C. F. Martin 000-28 Flat Top Acoustic Guitar (1937)

C. F. Martin  000-28 Flat Top Acoustic Guitar  (1937)
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Item # 9163
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C. F. Martin 000-28 Model Flat Top Acoustic Guitar (1937), made in Nazareth, PA, serial # 68441, natural lacquer finish, Brazilian rosewood back and sides, spruce top; mahogany neck with ebony fingerboard, brown hard shell case.

This is a truly superb original pre-war Martin 000-28 from 1937 with the earlier "forward shifted" X Bracing and wider nut that have become the connoisseur's choice features. There are certain guitars that are simply the standard by which others are judged and the 14 fret 000-28 "herringbone" is certainly one of them. The best Martins of this pre-1939 period are to many players still unmatched for sound quality, even 80+ years along.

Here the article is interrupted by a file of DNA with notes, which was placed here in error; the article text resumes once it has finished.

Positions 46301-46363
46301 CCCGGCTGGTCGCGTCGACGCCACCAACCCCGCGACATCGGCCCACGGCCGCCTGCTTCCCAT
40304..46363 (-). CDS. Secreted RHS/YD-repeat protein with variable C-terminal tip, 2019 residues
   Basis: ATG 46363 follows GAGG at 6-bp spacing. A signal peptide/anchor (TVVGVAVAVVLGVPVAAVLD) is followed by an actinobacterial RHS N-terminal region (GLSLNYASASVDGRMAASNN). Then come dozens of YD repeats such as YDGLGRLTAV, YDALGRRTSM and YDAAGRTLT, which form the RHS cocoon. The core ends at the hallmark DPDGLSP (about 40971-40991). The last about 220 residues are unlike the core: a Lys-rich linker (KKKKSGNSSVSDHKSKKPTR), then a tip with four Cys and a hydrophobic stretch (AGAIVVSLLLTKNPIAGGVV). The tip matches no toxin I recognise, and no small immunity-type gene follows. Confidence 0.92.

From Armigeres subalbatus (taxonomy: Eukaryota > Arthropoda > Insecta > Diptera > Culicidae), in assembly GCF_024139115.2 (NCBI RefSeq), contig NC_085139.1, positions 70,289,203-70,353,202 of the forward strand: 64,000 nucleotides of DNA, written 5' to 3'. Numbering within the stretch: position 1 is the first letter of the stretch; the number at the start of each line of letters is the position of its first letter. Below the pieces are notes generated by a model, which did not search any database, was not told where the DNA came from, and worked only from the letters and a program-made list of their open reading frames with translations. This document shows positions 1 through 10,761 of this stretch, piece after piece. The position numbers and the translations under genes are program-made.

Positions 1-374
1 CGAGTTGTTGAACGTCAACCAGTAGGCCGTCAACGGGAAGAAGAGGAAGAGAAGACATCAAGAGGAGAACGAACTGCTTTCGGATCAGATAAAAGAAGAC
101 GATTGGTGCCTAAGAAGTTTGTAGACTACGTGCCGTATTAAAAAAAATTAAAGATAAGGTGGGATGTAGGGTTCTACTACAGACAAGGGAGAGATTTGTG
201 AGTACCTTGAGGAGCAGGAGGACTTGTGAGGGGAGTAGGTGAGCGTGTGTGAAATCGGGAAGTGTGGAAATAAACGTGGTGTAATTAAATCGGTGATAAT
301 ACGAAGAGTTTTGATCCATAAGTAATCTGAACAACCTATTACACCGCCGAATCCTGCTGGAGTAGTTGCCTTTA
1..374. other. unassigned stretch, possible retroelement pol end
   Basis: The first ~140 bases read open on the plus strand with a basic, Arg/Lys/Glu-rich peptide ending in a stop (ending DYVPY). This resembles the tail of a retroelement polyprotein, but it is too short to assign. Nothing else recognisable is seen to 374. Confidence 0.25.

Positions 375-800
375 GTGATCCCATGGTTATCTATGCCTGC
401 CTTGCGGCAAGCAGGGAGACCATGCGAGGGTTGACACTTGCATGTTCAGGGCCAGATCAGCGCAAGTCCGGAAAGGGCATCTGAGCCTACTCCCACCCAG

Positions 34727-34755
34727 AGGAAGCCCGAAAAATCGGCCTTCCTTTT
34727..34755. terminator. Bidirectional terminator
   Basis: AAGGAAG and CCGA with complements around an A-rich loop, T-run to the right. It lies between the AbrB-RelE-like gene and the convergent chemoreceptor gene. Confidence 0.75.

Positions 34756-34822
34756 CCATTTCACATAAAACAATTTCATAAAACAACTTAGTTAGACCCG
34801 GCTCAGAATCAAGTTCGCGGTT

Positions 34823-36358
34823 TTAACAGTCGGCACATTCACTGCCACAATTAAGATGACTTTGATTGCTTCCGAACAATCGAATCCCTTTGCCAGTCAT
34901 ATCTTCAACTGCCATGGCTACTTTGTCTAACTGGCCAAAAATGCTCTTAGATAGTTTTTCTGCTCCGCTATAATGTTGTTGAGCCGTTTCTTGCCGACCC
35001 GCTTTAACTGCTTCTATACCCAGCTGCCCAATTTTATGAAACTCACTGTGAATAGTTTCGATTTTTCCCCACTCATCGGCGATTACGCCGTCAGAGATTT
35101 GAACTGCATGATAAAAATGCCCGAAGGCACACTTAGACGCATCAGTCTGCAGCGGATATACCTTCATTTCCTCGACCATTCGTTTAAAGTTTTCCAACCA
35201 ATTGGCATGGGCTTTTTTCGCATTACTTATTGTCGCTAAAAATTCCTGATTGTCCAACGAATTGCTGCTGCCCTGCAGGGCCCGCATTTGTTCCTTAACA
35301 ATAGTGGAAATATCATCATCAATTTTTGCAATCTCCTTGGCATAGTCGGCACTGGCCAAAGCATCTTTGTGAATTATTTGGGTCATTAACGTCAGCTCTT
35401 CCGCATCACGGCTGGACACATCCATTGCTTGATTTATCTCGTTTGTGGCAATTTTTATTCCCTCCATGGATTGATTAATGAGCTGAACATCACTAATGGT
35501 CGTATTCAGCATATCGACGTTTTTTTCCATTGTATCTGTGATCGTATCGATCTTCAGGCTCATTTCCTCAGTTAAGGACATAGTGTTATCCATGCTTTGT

The 1937 000-28 is to some players about the perfect flat-top guitar. The 15" wide narrow waisted body is just over 1/2" smaller than the Dreadnought but yields a generally more focused midrange sound. The lightly scallop-braced top helps make the instrument extremely responsive, offering considerable power and depth combined with sweetness, sparkle, and a singing character. The scale is slightly shorter than the earlier 1930s OM model which makes the action a bit more supple.